Two weeks after graduation, Davis married Agatha Scott, a teacher he’d met at a New Year’s Eve dance. Davis was unable to secure an assignment to the Army Air Corps as there were no Black flying units. Instead, he reported to Georgia’s Fort Benning with his new wife where they remained for two years while he completed infantry school. While there the couple experienced more of the segregation and social isolation that Davis had likely come to expect.
Under pressure from Black voters and organizations, President Franklin Roosevelt began to open up opportunities for Black people in the military. It was at this point that Davis, Sr. was promoted to brigadier general. He helped to guide the formation of a Black flying unit, the 99th Pursuit Squadron.
Davis was selected as commander of the 99th and ordered to report to his new assignment. Finally, Davis received his wings and accomplished his goal of becoming a pilot. This was after years of Davis and others enduring limited assignments due to prejudiced beliefs about the capabilities of Black people. The group better known as the Tuskegee Airmen would emerge from this segregated Army Air Field and distinguish themselves in Italy, Germany, and North Africa.
Davis continued his military career serving in various posts at home and abroad. He served at the Pentagon and commanded flying units during both the Korean War and Vietnam War. During his 38-year military career, Davis received several medals and rose to the rank of three-star general. Even after his retirement in 1971, Davis continued to work in various public service roles. On December 9, 1998, Davis was awarded the rank of four-star general by President Bill Clinton.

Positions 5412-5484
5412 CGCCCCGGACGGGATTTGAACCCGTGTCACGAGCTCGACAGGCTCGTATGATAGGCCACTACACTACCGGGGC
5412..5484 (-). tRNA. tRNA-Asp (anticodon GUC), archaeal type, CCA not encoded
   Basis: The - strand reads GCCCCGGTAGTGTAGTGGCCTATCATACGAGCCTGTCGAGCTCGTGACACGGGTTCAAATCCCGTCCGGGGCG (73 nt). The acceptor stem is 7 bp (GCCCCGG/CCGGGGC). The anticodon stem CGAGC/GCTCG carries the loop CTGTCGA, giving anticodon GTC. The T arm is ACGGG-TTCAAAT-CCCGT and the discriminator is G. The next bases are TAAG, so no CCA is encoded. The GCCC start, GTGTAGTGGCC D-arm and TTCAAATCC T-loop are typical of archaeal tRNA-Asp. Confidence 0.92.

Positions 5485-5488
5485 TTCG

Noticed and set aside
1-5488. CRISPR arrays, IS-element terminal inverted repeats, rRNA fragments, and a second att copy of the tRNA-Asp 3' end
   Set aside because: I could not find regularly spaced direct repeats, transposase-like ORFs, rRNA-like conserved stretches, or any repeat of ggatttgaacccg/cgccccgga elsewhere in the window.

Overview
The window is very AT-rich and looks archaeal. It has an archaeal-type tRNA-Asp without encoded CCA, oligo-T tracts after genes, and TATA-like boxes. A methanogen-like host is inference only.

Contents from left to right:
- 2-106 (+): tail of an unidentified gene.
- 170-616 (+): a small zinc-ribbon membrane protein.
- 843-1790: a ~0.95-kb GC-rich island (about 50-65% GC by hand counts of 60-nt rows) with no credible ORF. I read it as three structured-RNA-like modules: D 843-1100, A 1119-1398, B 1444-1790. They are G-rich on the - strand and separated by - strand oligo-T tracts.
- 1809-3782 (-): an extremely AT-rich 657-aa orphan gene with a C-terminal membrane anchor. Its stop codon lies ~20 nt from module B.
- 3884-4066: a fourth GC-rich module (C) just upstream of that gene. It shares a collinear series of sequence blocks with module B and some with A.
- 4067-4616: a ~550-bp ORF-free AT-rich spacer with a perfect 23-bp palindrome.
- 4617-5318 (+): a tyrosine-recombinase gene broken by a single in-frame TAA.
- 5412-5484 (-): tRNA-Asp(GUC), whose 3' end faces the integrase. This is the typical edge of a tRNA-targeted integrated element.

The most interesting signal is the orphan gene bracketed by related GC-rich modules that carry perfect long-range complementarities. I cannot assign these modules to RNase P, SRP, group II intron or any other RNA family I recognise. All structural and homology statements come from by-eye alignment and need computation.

Benjamin O. Davis, Jr. died on July 4, 2002, at the age of 89 of Alzheimer’s disease at Walter Reed Army Medical Center in Washington, D.C. He was buried at Arlington National Cemetery with his wife of 63 years who had predeceased him on March 10, 2002.
- “Benjamin O. Davis, Jr.” 2014. Black Heritage Commemorative Society. May 31, 2014.https://blackhistorynow.com/benjamin-davis-jr/.
- “Davis, Benjamin O.,Jr.” 2022. Encyclopedia.com. ELITE CAFEMEDIA. October 28, 2022.https://www.encyclopedia.com/history/educational-magazines/davis-benjamin-ojr.
- The Editors of Encyclopaedia Britannica. 2022. “Benjamin O. Davis, Jr..” Encyclopædia Britannica. Encyclopædia Britannica, inc. June 30, 2022.https://www.britannica.com/biography/Benjamin-O-Davis-Jr.
- Eley, Anthony. n.d. “Benjamin O. Davis, Jr.” National Museum of the United States Army. Accessed November 8, 2022.https://www.thenmusa.org/biographies/benjamin-o-davis-jr/.
- Patrick, Bethanne Kelly. 2022. “Cadet Who Was Shunned at West Point Led the Legendary Tuskegee Airmen.” Military.com. Military Advantage. June 23, 2022.https://www.military.com/history/gen-benjamin-o-davis-jr.html.
- Searles, Michael N. 2022. “Benjamin O. Davis Jr. (1912-2002).” Blackpast.org. August 6, 2022.https://www.blackpast.org/african-american-history/davis-jr-benjamin-o-1918-2002/.
- Tuskegee Black History Sites
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- The Tuskegee Airmen [Movie Review]